There was some great material that was given and I learnt loads about what a “Futurist” means, like you have to know loads about everything even if you don’t do much work on it. Also how you need an opinion on most things and to be able to back that opinion up with evidence.

I started off with a pre conference course of Futuring: An Introduction to the Study of the Future by Peter Bishop. I found this really useful as there were some points where I had to speak and talk about why I thought something. Also something that is quite good to learn is that 9 out of 10 times a forecast is wrong.

In a way the conference was quite a blur as it went so quickly but one talk that stuck in my mind was Future Flow by Derek Woodgate. It really made me think about what most people must think of the future and how it is always bleak. It made me think that if many people take a step back and are less pessimistic then the world can become a much happier place. Especially, I think, in schools.

My dad did a few presentations so I went and helped him for these (being his slide girl) I think they went really well but I wasn’t always concentrating a lot as I was working. Overall I think the conference went really well and I am looking forward to next year in Washington.

Should Ipswich Develop Its Infrastructure Before It Builds More Houses?

A Meeting Organised By EUFO

The Ipswich Institute
19th September 2007


CLLR RICHARD ATKINS, Ipswich Borough Council

BARBARA ROBINSON, Community Campaigner

This meeting was organised as part of the RSA Coffee House Challenge initiative. The aim of the programme is to empower groups of people at a local level to meet to discuss matters of significance to them. It is part of a movement to reinvigorate public life in the UK at the grass roots level. The issues of development and regeneration in Ipswich have been at the heart of much activity of the Borough Council in recent years.

The central core of Ipswich is being modernised and given a fresh life, whilst the construction of large housing developments within the town have been a feature with us for some years. This development has not been without its problems. Traffic congestion, pollution, and the degradation of the built environment in the town centre have also accompanied the development in the town. This has led some members of the public to question whether the redevelopment of the town centre ought to be paused to allow for the accompanying infrastructure to catch up. This was the heart of the question being asked at the meeting.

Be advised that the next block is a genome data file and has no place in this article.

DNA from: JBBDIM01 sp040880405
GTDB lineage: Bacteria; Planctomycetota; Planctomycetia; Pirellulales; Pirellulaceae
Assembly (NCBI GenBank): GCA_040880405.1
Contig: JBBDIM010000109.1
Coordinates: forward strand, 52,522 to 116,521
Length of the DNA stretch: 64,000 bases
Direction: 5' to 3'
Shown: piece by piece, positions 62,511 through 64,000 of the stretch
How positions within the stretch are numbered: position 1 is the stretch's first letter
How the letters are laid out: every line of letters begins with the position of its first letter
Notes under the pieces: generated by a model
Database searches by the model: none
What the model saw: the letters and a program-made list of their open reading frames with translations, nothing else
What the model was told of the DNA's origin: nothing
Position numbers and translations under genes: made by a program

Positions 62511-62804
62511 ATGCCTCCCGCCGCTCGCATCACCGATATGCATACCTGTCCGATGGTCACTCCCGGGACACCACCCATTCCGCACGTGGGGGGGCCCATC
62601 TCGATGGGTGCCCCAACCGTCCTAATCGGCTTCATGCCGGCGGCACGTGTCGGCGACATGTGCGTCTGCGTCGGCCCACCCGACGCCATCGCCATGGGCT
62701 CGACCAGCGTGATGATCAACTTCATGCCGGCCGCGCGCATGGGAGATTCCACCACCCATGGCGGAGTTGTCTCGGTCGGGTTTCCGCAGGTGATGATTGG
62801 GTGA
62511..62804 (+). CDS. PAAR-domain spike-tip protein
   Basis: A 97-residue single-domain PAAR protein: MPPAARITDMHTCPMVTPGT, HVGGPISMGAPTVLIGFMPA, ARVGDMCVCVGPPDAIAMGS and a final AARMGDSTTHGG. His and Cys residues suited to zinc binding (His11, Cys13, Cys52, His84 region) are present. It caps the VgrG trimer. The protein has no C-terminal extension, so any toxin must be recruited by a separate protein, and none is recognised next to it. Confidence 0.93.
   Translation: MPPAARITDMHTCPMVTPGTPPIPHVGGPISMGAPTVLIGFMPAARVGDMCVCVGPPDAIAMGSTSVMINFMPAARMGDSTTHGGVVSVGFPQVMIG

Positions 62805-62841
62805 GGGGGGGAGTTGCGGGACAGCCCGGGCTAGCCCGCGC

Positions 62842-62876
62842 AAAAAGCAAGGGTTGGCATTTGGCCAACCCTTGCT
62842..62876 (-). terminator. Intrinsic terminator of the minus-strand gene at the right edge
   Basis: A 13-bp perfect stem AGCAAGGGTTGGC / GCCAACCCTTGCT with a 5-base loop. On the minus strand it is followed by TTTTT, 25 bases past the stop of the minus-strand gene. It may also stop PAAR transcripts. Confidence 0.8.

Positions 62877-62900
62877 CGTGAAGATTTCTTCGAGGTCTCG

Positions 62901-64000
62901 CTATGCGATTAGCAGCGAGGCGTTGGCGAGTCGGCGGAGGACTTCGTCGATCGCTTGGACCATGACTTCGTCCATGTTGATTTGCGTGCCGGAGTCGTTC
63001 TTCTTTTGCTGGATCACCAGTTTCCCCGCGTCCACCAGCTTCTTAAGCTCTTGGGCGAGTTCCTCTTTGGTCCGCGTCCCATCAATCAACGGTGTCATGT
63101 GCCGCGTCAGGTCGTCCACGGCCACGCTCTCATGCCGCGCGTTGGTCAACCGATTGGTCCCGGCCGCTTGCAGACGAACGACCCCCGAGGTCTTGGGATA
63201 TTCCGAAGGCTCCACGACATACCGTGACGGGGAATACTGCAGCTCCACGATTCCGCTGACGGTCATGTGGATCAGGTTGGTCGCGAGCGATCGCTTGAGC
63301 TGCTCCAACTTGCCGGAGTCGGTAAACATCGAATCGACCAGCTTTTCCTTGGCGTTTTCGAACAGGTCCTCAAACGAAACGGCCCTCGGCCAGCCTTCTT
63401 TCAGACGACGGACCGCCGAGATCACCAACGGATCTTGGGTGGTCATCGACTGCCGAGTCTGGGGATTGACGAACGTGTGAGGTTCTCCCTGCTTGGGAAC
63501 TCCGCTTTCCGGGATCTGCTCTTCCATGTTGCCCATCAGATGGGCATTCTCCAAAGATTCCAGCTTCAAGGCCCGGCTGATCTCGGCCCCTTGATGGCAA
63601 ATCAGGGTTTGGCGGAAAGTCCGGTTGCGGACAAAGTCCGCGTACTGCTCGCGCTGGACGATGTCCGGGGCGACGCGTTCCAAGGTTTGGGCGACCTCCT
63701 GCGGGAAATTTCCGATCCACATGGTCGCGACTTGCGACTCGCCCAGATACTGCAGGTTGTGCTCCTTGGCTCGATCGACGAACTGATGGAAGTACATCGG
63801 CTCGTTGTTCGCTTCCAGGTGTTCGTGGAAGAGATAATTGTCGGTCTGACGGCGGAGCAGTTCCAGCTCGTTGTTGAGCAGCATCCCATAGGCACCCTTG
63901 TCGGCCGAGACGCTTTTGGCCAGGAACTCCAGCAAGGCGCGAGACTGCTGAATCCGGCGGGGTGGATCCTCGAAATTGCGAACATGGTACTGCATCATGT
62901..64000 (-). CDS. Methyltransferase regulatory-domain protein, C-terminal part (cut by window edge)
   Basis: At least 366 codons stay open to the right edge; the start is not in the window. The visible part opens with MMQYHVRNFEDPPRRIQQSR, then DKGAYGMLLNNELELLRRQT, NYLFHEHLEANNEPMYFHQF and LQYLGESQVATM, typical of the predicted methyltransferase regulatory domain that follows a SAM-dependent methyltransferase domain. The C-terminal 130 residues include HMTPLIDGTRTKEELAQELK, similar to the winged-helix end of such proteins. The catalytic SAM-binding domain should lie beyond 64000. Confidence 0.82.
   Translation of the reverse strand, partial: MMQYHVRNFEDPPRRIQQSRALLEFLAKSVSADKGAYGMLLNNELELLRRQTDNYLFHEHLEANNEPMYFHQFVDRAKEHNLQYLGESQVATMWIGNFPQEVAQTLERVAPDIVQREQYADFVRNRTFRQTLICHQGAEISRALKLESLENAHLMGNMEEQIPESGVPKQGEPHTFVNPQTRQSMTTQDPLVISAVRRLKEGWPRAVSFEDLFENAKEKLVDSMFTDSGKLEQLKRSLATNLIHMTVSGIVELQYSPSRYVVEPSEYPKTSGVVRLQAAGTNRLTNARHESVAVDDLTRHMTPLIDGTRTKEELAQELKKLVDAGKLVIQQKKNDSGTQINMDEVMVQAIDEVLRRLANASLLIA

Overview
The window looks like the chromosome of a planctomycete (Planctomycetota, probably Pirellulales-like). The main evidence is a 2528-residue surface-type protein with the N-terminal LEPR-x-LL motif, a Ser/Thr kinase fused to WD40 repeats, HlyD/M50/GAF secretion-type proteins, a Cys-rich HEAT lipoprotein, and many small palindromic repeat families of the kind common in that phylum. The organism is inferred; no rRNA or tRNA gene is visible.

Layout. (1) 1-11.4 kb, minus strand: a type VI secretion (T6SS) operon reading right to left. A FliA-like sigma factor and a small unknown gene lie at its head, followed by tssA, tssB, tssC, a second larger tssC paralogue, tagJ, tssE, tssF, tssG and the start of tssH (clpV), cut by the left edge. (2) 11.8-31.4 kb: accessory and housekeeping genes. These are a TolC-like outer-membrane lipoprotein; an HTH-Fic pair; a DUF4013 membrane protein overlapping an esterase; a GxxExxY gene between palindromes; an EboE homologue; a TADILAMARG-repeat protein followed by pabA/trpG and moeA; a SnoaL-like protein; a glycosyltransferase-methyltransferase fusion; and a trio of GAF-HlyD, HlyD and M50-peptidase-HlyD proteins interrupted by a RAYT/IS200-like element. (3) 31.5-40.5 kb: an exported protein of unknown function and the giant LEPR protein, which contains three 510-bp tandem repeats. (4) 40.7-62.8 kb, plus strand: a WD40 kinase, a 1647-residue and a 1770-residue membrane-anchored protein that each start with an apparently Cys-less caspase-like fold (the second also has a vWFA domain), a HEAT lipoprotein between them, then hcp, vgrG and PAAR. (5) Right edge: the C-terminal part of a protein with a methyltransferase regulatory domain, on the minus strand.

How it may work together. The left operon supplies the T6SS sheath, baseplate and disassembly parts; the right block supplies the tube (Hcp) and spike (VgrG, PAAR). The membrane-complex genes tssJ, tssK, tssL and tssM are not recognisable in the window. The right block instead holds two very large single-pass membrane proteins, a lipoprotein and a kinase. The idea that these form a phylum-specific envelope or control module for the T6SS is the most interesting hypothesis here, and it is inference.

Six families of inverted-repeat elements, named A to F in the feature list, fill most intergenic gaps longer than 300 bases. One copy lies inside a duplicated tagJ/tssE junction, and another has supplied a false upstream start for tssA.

READ the full report.

Friday, 21 September 2007

Transport For the 21st Century

For those following this subject (see original post), the Suffolk Chamber of Commerce - one of the organisers of the seminar have posted some Podcasts of the event onto their web site (see link).

Thursday, 20 September 2007

Plate Tectonics!

Continents change as the tectonic plates on which they rest shift around. The results are earthquakes, volcanic eruptions, and the creation of mountian ranges. The global economy is a bit like this.

As the locus of economic and political power changes its centre of gravity, so there will be economic earthquakes, financial volcanoes will blow, and new political mountain ranges will form.

In practical terms, whilst there may be the occasional bout of turbulence in the financial markets, most of the effects will be slow, gradual, and prolonged. For example, it could be argued that the current value of the dollar contains a 'hyper-puissance' premium that is draining away from the US. The more that the ineffectiveness of US foreign policy is demonstrated in Iraq, the greater will be the reductions in that premium.

There is an interesting piece in The Economist this week (see article) that examines the effect of a constantly depreciating dollar. If our view is correct, then the US dollar is over-valued at the moment, and further depreciations ought to be expected in the near future.

Tuesday, 18 September 2007

Is It Bear Season Yet?

While the focus of the world is upon the woes of the credit crunch, other significant stories are slipping by under the radar. One of these reported in The Economist caught our attention – a discussion of the cooling of relations between Europe and Russia (see article). It would appear that the Russian tactic of asserting itself through bilateral disputes has now reached such a critical mass that Russia risks provoking a reaction from a concerted Europe. In response to this, there is evidence reported in The Times that Russia might be a little more conciliatory if the nations of the EU were to offer a conciliatory approach (see article).

For those with an interest in future geopolitics, these two stories have certain significance. On the part of the EU, it would be unusual for the nations of the EU to act together jointly on a single policy. We call the two views within the EU the Atlanticist (to follow the lead of the US, to act as a weak confederation in matters of foreign policy) and the Federalist (to act jointly in matters of foreign policy, not necessarily following the lead of the US).

If it is true that a new consensus is growing between France and Germany towards Russia that leans towards the Federalist view of the world, then that might imply the pendulum has started to swing away from the Atlanticist view of further enlargement of the EU. In practical terms, this would be a good piece of news for Turkey, which has significance in Europe as a Black Sea bulwark against a resurgent Russia, and which has a geopolitical significance in terms of the Federalist agenda, but not necessarily in terms of the Atlanticist agenda. It would also suggest that relations between Europe and the US, which have been thawing in recent months, might start to grow cooler again.